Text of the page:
The Pew Internet Project, funded by a grant from the Bill & Melinda Gates Foundation, continues to investigate the place that e-reading and libraries have in Americans’ reading habits. Following a series of previous reports this year: Librar…
The Montana State Library and the Job Service Offices of the Montana State Workforce Services Division discovered they were ideal partners to engage in an effort to offer training to library staff members to support their job-seeking patrons.
What are the challenges facing rural library staff in Poland? What programs and services do their communities need? Without giving too much away, I can tell you that their challenges and their successes will probably resonate with many of you.
We all know that partnerships are often time-consuming, occasionally cumbersome, but sometimes bring rich rewards. The Freedom Rings Partnership, a digital inclusion initiative funded by Federal stimulus monies, is an example of a partnership that is truly more than the sum of its parts. Over the last 18 months, The Free Library of Philadelphia, People’s Emergency Center, and 4 other city-selected agencies, have managed the implementation of 77 public computing centers, called “key spots”, located across Philadelphia. In their recent webinar, Freedom Rings in Philadelphia, Jennifer Donsky, Public Services Technology Library Coordinator at The Free Library of Philadelphia and Lorelei Shingledecker, Program Manager, Broadband Technology Opportunities Program at People’s Emergency Center, shared how these 6 partners are bringing Internet access, computer assistance and digital opportunities to Philadelphians with the least access to broadband.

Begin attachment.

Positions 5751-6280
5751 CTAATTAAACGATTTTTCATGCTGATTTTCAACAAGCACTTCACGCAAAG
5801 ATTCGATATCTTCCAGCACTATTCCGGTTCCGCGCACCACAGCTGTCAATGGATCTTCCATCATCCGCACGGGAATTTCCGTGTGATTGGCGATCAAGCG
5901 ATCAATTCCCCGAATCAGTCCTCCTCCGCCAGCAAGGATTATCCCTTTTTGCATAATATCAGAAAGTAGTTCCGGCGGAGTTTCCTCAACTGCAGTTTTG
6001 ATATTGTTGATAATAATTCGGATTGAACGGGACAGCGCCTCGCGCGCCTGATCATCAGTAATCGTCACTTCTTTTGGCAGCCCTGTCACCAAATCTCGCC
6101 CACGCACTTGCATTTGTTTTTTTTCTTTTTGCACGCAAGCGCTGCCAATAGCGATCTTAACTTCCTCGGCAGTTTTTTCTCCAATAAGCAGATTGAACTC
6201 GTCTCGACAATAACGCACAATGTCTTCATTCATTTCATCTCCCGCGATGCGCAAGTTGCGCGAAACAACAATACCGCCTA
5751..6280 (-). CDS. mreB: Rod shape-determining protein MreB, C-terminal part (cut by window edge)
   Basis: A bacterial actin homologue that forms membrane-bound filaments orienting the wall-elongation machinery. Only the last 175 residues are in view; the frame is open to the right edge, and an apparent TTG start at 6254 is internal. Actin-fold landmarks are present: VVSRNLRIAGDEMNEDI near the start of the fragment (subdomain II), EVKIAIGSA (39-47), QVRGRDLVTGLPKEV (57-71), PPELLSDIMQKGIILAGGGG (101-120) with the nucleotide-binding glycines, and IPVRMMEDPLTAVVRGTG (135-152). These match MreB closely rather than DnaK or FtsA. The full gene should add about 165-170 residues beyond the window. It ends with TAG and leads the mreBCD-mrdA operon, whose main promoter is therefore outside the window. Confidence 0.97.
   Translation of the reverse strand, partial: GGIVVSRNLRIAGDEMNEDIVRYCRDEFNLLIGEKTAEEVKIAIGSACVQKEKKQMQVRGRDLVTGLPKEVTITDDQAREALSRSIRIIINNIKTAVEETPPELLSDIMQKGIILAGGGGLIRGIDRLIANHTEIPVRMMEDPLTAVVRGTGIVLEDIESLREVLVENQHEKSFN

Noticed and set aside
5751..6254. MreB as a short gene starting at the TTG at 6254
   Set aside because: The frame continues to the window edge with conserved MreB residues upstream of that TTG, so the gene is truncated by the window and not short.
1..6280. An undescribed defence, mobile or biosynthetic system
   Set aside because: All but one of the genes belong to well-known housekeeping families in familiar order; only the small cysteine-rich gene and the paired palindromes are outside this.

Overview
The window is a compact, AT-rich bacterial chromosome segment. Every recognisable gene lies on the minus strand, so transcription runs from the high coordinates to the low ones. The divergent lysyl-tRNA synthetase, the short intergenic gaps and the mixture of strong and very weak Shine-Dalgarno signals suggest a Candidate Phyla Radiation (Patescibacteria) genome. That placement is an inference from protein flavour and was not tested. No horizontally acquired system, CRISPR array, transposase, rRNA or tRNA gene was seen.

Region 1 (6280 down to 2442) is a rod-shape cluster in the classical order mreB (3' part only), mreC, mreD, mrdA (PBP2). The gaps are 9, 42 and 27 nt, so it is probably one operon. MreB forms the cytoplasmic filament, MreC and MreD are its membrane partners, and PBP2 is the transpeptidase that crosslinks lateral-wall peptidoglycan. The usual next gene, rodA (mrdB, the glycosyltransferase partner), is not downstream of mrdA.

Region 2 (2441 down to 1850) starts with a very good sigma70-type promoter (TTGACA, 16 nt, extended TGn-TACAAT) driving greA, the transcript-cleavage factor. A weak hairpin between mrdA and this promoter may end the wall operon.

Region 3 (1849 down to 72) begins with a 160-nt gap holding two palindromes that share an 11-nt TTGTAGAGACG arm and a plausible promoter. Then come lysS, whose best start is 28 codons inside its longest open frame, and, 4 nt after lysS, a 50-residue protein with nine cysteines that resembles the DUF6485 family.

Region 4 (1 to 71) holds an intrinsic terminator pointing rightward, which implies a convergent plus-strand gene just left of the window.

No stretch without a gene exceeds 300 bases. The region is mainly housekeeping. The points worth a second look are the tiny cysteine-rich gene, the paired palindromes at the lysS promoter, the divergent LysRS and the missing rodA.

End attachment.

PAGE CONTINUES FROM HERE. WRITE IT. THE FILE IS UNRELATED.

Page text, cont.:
Working with neighborhood-based nonprofits and community organizations, the Freedom Rings partnership develops infrastructure around technology, staffing and operations, and program development so that the key spots can serve as technology-enabled community hubs. The criteria for serving as key spots included success as existing community anchor and an ability to easily integrate technology into their missions and daily program offerings. This allows a broad range of community
In a world of constant change, there are those who resist and those who are leaping forward to make things happen. Fortunately, the library field has a healthy contingent of “leapers”—library professionals who are full of ideas for how to renew and reinvent libraries and looking for opportunities to make change happen. Whether you’re making it happen independent of bureaucracy (“on the fringes”) or working within existing organizational structure, there are some key steps to making it work.
Are you making it happen in the library field? Take the poll.
[Photo: young library professional Gretchen by zsrlibrary on Flickr]